Irwin Jacobs lands a big one—finally
This piece was originally published in Fortune on July 8, 1985.
Research Associate: Darienne L. Dennis
Do corporate raiders who bid millions to take over a company really want to buy it? Or are they merely putting a company in play, hoping to sell out at a high price later in the game? Irwin L. Jacobs, the Minneapolis takeover artist, has threatened to buy many big companies but has bought only a few small ones. With his June 14 agreement to buy AMF Inc., a $1.1-billion-a-year industrial and leisure products company, however, Jacobs has become a significant conglomerator.
In April, Jacobs acquired a 7.5% interest in AMF through Minstar, a public company he controls. Jacobs then telephoned W. Thomas York, AMF’s chairman, to say he might want to purchase its Hatteras boat division, or possibly all of AMF. But York was distinctly not interested and added, according to Jacobs, “We don’t pay greenmail.” Within weeks Minstar tendered for 12 million shares of AMF at $23, which would have given Jacobs’s company 50.5% ownership.
AMF’s response was an elaborate dosage of “poison pills.” In addition, Morgan Stanley & Co., AMF’s investment banker, began to shop around for a friendly deal. Minstar sued to stop the poison pills, and AMF countersued. In federal court in New York on June 6, District Judge Mary Johnson Lowe held for Minstar. AMF’s lawyers promised an immediate appeal.
Jacobs then began quiet negotiations with Charles E. Hurwitz, chairman of New York’s Maxxam Group Inc., a real estate holding company. Morgan Stanley had invited Hurwitz to make a bid for AMF. He and Jacobs planned that Hurwitz would buy the company and immediately sell certain divisions to Minstar. The negotiations, by phone between Jacobs and Hurwitz and in person through their representatives in New York, went on for five days before the parties splintered. The two sides differ about what happened. Jacobs says that he and Hurwitz could not get together on price. Hurwitz maintains that Jacobs saw a better opportunity in trying to deal directly with AMF.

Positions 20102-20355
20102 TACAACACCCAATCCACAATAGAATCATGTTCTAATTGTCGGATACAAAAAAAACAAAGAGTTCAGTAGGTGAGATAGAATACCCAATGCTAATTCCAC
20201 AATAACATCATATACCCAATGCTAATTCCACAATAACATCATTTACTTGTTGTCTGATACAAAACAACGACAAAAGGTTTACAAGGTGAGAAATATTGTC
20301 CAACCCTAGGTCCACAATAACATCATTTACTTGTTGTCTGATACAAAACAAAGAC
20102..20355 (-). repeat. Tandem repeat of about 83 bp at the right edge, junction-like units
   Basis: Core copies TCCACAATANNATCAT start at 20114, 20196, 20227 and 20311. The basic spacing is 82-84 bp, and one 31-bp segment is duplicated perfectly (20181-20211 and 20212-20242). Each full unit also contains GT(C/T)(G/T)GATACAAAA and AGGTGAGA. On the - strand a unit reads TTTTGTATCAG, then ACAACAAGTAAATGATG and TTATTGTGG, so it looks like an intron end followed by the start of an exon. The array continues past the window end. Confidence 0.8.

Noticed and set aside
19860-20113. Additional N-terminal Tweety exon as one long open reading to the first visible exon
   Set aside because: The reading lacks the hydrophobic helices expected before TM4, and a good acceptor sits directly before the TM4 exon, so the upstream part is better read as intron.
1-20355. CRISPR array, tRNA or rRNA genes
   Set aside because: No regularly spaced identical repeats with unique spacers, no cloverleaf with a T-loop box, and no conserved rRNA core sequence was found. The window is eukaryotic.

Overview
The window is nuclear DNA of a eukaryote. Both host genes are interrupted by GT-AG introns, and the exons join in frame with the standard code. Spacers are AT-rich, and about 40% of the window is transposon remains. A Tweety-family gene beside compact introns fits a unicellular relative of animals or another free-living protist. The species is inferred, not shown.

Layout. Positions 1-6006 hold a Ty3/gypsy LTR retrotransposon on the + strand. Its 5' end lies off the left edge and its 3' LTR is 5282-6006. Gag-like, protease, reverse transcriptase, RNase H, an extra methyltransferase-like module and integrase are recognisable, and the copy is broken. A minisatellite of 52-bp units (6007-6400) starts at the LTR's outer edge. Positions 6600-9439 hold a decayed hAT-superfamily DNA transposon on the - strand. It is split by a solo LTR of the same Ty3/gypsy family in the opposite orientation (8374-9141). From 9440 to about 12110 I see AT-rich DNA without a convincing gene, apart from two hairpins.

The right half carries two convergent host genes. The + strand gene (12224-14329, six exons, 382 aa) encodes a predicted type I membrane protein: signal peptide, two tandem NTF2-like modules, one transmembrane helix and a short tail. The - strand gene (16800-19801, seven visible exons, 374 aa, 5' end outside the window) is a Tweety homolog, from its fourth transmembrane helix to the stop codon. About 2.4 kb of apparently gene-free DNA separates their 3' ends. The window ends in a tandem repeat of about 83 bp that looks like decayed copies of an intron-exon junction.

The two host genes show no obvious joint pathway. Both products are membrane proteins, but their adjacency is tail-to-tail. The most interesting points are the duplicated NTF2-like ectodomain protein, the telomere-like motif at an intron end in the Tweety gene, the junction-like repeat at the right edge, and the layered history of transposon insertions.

When the talks collapsed on June 13, Stephen E. Jacobs of the New York law firm of Weil Gotshal & Manges, who represents but is no relation to Irwin Jacobs, offered an acquisition proposal to Peter A. Atkins of Skadden Arps, AMF’s lawyer. After some negotiating, a new, sweetened proposal was drafted overnight.
The boards of both companies approved the deal the next day. AMF agreed to recommend that its stockholders accept Minstar’s redesigned tender proposal. It offers $24 for 12.5 million shares, including Minstar’s. Holders of remaining shares would get a debenture worth $18.25 at maturity in 1995—worth considerably less in 1985. Minstar’s cash outlay comes to $300 million. In addition, Minstar received an option to purchase AMF’s “crown jewel”—its leisure division (bowling, boating, exercise equipment)—for $300 million, a standard tactic for protecting the favored buyer in case a competing bidder comes along. For Irwin Jacobs the deal was a major victory.
When Fortune last examined Jacobs at length (September 19, 1983), he had only recently emerged on the U.S. business scene. He had served an apprenticeship in his family’s grain-bag business and later achieved a measure of local fame as a shrewd trader in salvaged and closed-out merchandise. From cut-price goods he moved on to trade in cut-price companies.
During the past two years his deals have become much bigger and more lucrative, and they have catapulted Jacobs to the top rank of such celebrated buccaneers as T. Boone Pickens, Carl Icahn, and Saul Steinberg. Last year Jacobs tried to acquire Kaiser Steel, Walt Disney Productions, and Avco Corp., losing them all and making, with his associates, over $90 million. The theme of these exertions seemed to be “how to succeed by failing—or, how to make a fortune through thwarted takeovers.”
Jacobs plans to make most of his future acquisition bids through Minstar, a company that produced snowmobiles and small boats when he bought control in 1978. Most of Minstar’s $660.4 million in revenues over the past four quarters came from Bekins, a moving company that Jacobs moved in on in 1983. Minstar’s share price, adjusted for a split, has risen from 50 cents in 1982 to $23.75 recently, and Jacobs’s stake in the company—27%—is worth about $84.6 million.